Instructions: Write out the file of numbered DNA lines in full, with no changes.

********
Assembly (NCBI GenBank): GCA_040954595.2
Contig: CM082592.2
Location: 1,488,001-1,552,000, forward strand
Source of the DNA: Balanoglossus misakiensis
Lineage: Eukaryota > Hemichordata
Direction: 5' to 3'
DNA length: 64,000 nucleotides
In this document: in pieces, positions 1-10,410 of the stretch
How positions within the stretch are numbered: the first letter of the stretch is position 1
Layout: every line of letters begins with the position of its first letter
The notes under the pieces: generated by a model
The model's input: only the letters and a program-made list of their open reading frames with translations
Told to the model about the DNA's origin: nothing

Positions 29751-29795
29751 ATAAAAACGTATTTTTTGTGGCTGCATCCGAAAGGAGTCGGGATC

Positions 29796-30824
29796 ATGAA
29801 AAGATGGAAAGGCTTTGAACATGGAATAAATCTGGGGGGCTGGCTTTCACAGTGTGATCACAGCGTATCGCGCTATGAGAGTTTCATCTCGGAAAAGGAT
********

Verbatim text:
Assembly (NCBI GenBank): GCA_040954595.2
Contig: CM082592.2
Location: 1,488,001-1,552,000, forward strand
Source of the DNA: Balanoglossus misakiensis
Lineage: Eukaryota > Hemichordata
Direction: 5' to 3'
DNA length: 64,000 nucleotides
In this document: in pieces, positions 1-10,410 of the stretch
How positions within the stretch are numbered: the first letter of the stretch is position 1
Layout: every line of letters begins with the position of its first letter
The notes under the pieces: generated by a model
The model's input: only the letters and a program-made list of their open reading frames with translations
Told to the model about the DNA's origin: nothing

Positions 29751-29795
29751 ATAAAAACGTATTTTTTGTGGCTGCATCCGAAAGGAGTCGGGATC

Positions 29796-30824
29796 ATGAA
29801 AAGATGGAAAGGCTTTGAACATGGAATAAATCTGGGGGGCTGGCTTTCACAGTGTGATCACAGCGTATCGCGCTATGAGAGTTTCATCTCGGAAAAGGAT